Nelson Fabian Rubio, a taxi driver in Bogotá, was clear about why he voted against Santos’ peace in the nation’s October 2 referendum: it would affect his wallet. He admits being uncomfortable with the relative impunity for FARC guerrillas who committed heinous crimes when he voted “No.” But his decision was rooted in fear that his meager salary would be cut even more.
Living in a country where inflation hit a 16-year high and economic growth is slowing, he is struggling to get by. The extra costs needed to fund post-conflict social programs — along with a feared tax hike — mean that he sees the accord as wrong for his family and wrong for Colombia.
Whether such fears are real or perceived, they drove some to reject the deal. Nelson, a Bogotá-born 33-year-old with two kids, has never really known the war. Even Pablo Escobar’s terrorist bombing campaigns on the capital in the early 1990s occurred when he was just a kid.
Instead, Nelson, and millions like him, worry more about rent, groceries, car maintenance, and medical bills than the contents of the rejected peace agreement. He doesn’t trust the government to spend revenue wisely and he certainly had no interest in seeing more of his paycheck going to federal coffers.
Too Little, Too Late?
Some have been skeptical that the proposed reforms would go far enough to stave off more negative action from the ratings agencies. Sergio Clavijo, head of the Bogotá-based economic think tank ANIF, told Finance Colombia earlier this fall that this move should have come years ago. He questions whether it will bring in revenue quickly enough to appease the international investment community.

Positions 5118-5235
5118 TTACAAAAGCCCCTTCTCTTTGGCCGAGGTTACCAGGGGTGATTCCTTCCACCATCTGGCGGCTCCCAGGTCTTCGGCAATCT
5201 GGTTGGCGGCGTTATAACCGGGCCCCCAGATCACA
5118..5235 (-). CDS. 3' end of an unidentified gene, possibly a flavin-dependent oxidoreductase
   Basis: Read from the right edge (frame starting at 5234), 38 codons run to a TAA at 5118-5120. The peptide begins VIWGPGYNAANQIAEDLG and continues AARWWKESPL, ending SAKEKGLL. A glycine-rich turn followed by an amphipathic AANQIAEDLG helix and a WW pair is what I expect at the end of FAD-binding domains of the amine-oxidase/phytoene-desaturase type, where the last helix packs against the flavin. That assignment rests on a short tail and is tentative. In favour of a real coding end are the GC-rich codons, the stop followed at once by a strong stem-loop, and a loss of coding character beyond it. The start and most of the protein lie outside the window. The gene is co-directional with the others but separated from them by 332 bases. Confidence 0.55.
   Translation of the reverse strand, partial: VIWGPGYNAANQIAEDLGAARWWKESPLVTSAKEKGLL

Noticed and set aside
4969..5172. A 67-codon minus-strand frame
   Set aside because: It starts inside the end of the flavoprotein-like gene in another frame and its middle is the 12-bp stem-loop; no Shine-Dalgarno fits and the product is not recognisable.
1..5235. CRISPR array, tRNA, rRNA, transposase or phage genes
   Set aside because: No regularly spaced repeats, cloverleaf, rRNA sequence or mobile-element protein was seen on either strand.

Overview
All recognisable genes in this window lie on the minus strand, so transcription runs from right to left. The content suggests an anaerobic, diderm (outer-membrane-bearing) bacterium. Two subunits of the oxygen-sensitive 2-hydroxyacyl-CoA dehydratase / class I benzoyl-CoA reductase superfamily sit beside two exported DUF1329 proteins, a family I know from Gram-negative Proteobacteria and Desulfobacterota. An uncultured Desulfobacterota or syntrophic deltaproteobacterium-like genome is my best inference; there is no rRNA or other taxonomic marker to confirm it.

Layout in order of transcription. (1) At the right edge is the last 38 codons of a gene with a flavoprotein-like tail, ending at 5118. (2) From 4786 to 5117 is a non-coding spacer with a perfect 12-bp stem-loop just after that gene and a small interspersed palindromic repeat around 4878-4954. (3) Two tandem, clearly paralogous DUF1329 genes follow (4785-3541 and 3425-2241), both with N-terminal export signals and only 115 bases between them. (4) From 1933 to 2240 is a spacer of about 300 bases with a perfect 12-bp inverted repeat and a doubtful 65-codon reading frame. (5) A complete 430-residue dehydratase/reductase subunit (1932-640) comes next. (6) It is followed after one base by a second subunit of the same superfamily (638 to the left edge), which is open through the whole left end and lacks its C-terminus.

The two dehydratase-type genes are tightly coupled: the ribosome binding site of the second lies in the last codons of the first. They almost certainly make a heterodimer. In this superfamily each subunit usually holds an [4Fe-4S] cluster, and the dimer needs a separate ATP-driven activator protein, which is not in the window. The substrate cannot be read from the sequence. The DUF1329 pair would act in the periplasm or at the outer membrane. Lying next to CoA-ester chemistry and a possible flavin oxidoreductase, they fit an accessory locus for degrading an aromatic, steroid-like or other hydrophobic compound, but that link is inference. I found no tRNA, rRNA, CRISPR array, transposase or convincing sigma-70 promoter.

“Too late,” said Clavijo. His organization advised the government to make the VAT changes in 2012. “They didn’t hear us,” he said. “And now they are in shambles.”
Even with more incoming revenue, he was still wondering in October if this would make Fitch, Standard & Poor’s, and Moody’s hold off from further downgrades. “It’s going to be very hard actually to avoid at least the reduction of one of the two notches that holds us above the investment grade,” said Clavijo. “Very likely, I reckon that, in a year time, once markets realize that the expected additional tax revenue is coming too late and too little, one notch will be gone.”
The Big Sacrifice
The government had to make some concessions in order to get the measure approved. One major change from the initial proposal was killing the planned tax on sugary drinks. This measure does not appear in the final reform and that loss will lower the amount of revenue raised by the government, including funds that were earmarked for health initiatives.
Despite changes like this, the administration knows that most Colombians remain upset. The majority of voters were against the peace deal yet still had a very similar, if re-worked, agreement imposed upon them. And now here comes a tax overhaul that even fewer citizens support — at the end of an economically challenging year beset by heavy inflation and high food prices.
Cardenas believes it was essential, however. He says the government needed to act to set itself up for the long term, swallowing a tough pill now in order to ensure the massive economic growth and security improvements of the past decade are not squandered by the oil-price plunge.
“Raising VAT to 19% is a decision that requires a lot of effort,” Cardenas told BluRadio. “I am the first to recognize that it is a difficult measure that will require a large sacrifice of all Colombians — but it is necessary.”